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Reevaluating the Role of Private Tutors
Lily Faucett '20 Associate Editor
April 19, 2018
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Many believe that there is room for improvement in Deerfield’s current system of private tutors. Academic Dean Ivory Hills and Assistant Academic Dean and Study Skills Coordinator Amanda Howe, as well as others in the Academic Dean’s Office, have began to focus on this problem.

Among other things, the Academic Dean’s Office hopes to accomplish two goals. They plan to change Deerfield’s relationship with outside tutors by further incorporating them into the community. They also aim to establish a list of steps for students to take who think a tutor would be beneficial to them. This list would make sure that tutors understand and fully utilize all of the resources which Deerfield offers.

Credit: Claire Zhang

Currently, freelance tutors provide help to students in the Boyden Library. Tutors do have to go through a background and fingerprint checks to work on campus, but there isn’t any specific training required for them, as there is for all official Deerfield employees. By mandating security checks for tutors, Deerfield tutors would have the same level of security as Deerfield employees.

“The goal is to get everyone on the same page,” explained Dr. Hills. Many believe that adding tutors as Deerfield employees would benefit students, as tutors would have better understanding of not only the student body, but also the curriculum and teachers at Deerfield.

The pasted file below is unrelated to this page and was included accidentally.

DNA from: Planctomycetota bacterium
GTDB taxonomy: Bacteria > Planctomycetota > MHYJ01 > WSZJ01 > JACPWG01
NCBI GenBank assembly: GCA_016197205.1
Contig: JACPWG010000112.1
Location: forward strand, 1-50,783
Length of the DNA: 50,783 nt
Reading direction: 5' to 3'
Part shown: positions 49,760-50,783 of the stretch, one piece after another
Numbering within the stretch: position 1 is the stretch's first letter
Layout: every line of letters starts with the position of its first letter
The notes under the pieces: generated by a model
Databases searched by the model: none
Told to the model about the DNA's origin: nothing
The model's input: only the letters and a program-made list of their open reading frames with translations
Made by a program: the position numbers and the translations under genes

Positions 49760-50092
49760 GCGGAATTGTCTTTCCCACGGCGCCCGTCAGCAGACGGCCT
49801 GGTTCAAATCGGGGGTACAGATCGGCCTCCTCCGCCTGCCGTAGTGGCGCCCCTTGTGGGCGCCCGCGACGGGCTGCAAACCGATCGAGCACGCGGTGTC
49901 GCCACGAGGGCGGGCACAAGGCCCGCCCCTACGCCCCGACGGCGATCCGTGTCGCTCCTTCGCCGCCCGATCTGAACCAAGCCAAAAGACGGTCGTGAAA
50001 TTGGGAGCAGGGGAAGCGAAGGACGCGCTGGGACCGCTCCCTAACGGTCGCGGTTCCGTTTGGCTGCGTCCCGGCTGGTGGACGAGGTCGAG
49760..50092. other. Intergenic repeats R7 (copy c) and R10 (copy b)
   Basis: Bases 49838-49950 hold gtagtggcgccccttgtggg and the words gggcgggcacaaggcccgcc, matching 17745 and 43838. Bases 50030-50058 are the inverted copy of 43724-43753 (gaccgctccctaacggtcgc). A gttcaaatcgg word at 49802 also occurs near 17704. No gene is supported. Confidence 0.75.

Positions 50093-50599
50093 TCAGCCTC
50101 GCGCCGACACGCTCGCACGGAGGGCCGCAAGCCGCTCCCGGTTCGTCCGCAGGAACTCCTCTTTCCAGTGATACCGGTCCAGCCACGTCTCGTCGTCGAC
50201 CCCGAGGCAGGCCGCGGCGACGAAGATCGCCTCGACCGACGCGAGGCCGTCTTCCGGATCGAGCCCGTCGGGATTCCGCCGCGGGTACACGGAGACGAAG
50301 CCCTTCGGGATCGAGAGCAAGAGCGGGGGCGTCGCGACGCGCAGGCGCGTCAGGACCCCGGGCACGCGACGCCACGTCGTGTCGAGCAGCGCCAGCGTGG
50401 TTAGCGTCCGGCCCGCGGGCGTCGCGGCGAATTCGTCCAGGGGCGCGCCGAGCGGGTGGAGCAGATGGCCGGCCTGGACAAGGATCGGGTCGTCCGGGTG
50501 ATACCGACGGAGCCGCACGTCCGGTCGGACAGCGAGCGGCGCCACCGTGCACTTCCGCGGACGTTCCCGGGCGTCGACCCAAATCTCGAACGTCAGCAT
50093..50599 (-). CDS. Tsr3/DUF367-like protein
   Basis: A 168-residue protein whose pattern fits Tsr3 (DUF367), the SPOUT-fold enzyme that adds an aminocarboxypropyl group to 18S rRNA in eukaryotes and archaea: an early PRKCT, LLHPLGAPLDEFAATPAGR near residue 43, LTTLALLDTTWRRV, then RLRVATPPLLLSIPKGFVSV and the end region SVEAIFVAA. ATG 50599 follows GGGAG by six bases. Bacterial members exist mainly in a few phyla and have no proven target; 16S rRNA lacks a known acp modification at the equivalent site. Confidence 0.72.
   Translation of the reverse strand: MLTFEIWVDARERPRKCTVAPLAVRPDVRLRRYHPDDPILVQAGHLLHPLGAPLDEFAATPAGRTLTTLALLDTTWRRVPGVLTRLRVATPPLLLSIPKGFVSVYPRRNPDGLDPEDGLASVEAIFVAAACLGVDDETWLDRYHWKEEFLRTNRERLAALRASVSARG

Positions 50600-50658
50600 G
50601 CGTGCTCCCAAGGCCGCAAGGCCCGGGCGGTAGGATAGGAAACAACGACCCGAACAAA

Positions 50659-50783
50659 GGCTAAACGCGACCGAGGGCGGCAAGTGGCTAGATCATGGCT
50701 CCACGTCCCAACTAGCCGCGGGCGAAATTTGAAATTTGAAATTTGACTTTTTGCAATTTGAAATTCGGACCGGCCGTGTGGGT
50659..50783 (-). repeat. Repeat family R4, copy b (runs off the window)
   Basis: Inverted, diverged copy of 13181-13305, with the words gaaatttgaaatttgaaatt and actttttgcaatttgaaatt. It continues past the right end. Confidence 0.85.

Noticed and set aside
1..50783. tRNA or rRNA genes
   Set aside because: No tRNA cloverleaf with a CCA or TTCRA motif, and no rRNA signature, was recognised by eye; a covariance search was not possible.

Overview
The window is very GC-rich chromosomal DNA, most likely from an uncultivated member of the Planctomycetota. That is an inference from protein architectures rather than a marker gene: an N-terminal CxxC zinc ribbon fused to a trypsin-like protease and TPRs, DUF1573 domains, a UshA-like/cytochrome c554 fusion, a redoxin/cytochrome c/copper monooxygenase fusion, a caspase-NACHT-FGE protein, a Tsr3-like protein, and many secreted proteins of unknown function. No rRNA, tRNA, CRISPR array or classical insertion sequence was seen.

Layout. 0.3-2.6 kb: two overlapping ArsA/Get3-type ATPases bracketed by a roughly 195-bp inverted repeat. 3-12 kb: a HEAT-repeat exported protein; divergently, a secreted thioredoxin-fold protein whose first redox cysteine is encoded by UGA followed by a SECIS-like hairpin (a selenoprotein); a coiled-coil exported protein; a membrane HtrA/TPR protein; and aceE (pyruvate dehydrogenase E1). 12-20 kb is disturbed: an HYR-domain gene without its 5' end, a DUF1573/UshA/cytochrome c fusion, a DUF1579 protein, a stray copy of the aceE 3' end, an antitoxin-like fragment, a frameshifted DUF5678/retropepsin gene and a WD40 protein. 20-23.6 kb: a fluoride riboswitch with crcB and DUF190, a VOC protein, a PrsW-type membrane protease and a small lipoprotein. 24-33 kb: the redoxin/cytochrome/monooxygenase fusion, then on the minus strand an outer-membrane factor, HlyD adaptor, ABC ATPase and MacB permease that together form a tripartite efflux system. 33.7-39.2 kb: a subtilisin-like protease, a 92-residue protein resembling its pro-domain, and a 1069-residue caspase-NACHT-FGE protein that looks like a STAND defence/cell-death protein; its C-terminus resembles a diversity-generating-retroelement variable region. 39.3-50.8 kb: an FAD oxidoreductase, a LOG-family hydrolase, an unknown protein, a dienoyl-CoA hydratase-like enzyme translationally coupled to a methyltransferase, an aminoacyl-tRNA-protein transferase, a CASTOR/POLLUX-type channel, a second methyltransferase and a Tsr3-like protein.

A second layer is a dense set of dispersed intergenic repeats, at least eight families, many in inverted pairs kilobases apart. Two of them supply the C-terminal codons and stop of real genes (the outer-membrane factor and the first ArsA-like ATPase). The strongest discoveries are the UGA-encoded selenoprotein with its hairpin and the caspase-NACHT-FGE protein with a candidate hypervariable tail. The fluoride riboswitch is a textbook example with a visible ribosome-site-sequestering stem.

Making tutors Deerfield employees would also clear up issues of academic honesty. Currently, as tutors are not associated with the Academy, they may not know what types of help are permissible to give students on assignments, and which are not academically honest. The Deerfield handbook states in Article 3.3 on Academic Integrity that “By affixing their name to a piece of work, students pledge that, unless properly cited, the work is entirely their own.”

Students who receive help from outside tutors on assignments often don’t cite their tutors. This, along with several other possible breaches of academic integrity, can lead to a hearing with the Academic Honor Committee. However, Dr. Hills reiterated, “Tutors are not usually trying to help students cheat on assignments; they are trying to help them learn.”

Mrs. Howe believes that if tutors became Deerfield employees, “they would be able to communicate with teachers and understand how they can be of the most help to students.” This way, teachers are involved in the process, and tutors can understand better the curriculum and teaching styles at Deerfield.

Before this step, however, the Academic Dean’s Office hopes that students ensure they have taken advantage of all the resources at Deerfield. The Academic Dean’s Office suggests that students start by going to extra help and meeting with their current teacher, as working both one-on-one and in group settings can be helpful to students.

Teachers are often a student’s best resource, as they know the coursework and can provide specific advice or study strategies. The Academic Dean’s Office suggests evaluating whether or not one is placed in the correct class, meeting with a Deerfield peer tutor, and meeting with Mrs. Howe, who says that she is “able to offer overall study strategies and strategies focused on a specific content area.”

Mrs. Howe, together with the student, plan to come up with a plan to move forward. If a student does decide that a tutor is the best option for them, it is crucial that there is communication between the student, parents, teacher, and tutor. “My goal, and the goal of any tutor, is for that student not to need us anymore,” Ms. Howe said.

The tutoring system at Deerfield is imperfect, but Dr. Hills and Ms. Howe both aim to change the roots of this program by helping to incorporate tutors and the tutoring program completely into the Deerfield community.